The above preview is unformatted text

This student written piece of work is one of many that can be found in our GCSE Richard III section.

Found what you're looking for?

  • Start learning 29% faster today
  • 150,000+ documents available
  • Just £6.99 a month

Not the one? Search for your essay title...
  • Join over 1.2 million students every month
  • Accelerate your learning by 29%
  • Unlimited access from just £6.99 per month

See related essaysSee related essays

Related GCSE Richard III essays

  1. How Genuine was the Relationship Between Richard and Buckingham?

    ACT 4, SCENE 2 is that last scene in which Richard and Buckingham appear together. Richard is now King and takes the trouble to acknowledge Buckingham's part in his path to the throne to everyone, but very quickly becomes serious again.

  2. Why does the audience admire Richard III and feel sympathy based on the opening ...

    This is as when an individual is deceived or cheated it is a very lowly feeling whereby the individual would feel no confidence or very low confidence. They would also be able to understand his great frustration and feel great sympathy for him.

  1. How is Richard III Portrayed in the First Three Scenes of the Play?

    Again, Richard uses this sweet, manipulative way of speaking to not only deceive his brother, but also a guardsman when accused of speaking of treason, 'We say that Shore's wife hath a pretty foot, / A cherry lip, a bonny eye, a passing pleasing tongue; / And that the Queen's kindred are made gentlefolks.'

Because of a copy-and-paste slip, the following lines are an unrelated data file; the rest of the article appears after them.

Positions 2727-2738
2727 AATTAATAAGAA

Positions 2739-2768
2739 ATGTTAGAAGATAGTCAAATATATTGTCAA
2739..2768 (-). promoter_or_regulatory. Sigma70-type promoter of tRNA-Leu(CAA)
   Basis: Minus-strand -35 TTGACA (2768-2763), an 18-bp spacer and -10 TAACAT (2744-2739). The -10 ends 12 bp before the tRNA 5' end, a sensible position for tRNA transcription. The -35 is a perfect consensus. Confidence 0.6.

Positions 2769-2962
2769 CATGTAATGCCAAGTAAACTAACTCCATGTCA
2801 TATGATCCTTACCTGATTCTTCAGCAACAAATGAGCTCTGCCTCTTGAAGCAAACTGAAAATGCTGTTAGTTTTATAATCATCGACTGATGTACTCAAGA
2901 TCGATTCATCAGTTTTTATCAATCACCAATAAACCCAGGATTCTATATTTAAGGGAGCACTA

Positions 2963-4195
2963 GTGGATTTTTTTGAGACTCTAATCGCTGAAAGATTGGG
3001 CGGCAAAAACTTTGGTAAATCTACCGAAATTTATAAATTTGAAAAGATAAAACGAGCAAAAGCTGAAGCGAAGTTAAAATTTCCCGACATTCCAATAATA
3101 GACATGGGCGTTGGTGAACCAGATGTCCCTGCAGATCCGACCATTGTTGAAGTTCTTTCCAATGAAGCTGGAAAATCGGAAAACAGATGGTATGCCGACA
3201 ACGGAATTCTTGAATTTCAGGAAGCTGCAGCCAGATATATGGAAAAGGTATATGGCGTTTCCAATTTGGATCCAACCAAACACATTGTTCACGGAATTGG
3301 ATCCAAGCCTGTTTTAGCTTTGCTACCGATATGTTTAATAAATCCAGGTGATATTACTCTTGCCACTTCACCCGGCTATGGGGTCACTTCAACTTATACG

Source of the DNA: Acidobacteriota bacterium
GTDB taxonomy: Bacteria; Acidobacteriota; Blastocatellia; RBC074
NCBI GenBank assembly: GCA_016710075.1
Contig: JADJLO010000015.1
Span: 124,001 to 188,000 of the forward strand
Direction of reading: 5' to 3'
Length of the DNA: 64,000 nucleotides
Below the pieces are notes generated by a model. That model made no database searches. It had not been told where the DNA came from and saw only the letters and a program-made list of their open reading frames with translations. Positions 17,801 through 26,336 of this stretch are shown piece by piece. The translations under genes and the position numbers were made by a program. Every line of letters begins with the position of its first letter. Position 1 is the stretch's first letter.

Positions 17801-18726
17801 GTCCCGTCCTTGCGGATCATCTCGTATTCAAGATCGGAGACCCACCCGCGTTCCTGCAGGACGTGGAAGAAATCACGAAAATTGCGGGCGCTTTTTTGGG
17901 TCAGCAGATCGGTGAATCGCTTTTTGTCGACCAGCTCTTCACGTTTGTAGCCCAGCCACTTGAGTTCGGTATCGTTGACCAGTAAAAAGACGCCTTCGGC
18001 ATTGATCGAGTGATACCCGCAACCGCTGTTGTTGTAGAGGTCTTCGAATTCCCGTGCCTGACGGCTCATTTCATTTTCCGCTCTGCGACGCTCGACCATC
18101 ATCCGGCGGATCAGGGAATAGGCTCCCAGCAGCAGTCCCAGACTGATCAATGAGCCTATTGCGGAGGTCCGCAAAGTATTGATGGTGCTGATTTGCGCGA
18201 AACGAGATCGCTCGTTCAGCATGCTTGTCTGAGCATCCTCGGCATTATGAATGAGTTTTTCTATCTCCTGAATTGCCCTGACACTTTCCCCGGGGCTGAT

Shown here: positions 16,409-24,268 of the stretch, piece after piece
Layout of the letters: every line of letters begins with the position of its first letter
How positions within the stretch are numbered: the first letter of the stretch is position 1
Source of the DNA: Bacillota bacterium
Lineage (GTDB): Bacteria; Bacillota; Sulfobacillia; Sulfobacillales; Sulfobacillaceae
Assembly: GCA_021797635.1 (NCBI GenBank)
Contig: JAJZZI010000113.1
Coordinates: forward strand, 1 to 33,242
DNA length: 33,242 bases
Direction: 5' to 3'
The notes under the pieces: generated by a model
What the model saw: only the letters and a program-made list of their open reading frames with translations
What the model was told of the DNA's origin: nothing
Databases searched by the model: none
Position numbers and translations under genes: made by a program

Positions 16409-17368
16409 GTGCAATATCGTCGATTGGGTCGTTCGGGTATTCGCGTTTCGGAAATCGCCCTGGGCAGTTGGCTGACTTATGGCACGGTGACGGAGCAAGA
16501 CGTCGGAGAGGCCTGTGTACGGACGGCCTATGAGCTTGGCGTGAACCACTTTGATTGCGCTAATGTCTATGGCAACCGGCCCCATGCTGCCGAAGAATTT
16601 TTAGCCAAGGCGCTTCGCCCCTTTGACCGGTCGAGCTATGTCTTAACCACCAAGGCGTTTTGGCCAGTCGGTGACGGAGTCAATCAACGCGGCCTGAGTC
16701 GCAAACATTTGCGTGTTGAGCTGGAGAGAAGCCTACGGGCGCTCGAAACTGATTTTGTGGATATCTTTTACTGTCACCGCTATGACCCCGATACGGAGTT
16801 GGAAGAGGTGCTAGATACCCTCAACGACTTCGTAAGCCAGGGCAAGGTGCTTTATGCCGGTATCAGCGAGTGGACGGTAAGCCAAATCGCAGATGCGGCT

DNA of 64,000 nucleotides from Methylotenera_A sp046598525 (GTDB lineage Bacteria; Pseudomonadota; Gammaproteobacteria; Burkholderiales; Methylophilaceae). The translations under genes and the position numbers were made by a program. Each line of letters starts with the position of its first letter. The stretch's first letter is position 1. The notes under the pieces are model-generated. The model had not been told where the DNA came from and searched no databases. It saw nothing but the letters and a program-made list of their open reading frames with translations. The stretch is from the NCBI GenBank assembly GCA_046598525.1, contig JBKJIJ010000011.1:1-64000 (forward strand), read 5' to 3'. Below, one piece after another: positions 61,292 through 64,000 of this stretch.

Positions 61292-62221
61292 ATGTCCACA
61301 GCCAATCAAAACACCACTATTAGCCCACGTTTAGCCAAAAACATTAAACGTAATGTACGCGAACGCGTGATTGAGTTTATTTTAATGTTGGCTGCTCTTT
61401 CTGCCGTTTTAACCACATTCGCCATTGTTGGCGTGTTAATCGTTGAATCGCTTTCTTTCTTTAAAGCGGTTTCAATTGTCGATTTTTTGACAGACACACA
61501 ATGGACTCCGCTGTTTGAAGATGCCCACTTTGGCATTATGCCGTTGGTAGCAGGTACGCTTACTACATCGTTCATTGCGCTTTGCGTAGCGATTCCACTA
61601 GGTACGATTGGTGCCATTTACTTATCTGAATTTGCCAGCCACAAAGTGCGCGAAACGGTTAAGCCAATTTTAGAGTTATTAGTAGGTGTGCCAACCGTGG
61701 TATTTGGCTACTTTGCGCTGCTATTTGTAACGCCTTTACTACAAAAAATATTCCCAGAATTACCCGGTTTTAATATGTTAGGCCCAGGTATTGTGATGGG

2. Richard III - provide an exploration of how Shakespeare presents appearance and reality within ...

    This relates to his treatment of women. Richard is not "made to court an amorous looking-glass" yet he is willing to attempt to "woo" Anne. This is a measure of how useful Richard exercises appearance and reality to get whatever he wants.

  1. Exploration of the techniques used to foreshadow death in Richard ...

    The split line implies an unusually quick response by Richard, 'That Edward still should live, true noble prince' 4.2.17 Richard then reveals that Buckingham's response is bitter to him because he says that Edward is the 'true noble prince', the fact that Buckingham has angered Richard is enough to partially

  2. Richard III, Opening Speech - Comment on the effectiveness of the speech as an ...

    Richard then changes the attention to his personal concerns, " But I, that am not shap'd for sportive tricks, I, that am rudely stamp'd, and want love's majesty, I, that am curtailed of this fair proportion....." Richard quickly switches the emphasis from the king to himself and his standing in the whole matter.

  1. How does Shakespeare represent female characters in Richard the third?

    This works and she shows that she is helpless when she is flattered by comments like...Line 49 act 1 scene 2 "Sweet saint [...] be not so curst." Here, Richard is deluding her whilst aiming at her weakness as he does with each of his victims in different ways.

  2. How does Shakespeare reveal Richard III's characteristics and skills to be both repulsive and ...

    These words show a strong juxtaposition from the beginning of the scene, where Anne showed great disgust towards this man who killed her husband-to-be and father-in-law. Richard's way with words seem to have overcome Anne. In the next scene King Edward's wife, Elizabeth and her family, the Woodvilles, discuss the dying King and also her believe that Richard hates her.

  • Over 160,000 pieces
    of student written work
  • Annotated by
    experienced teachers
  • Ideas and feedback to
    improve your own work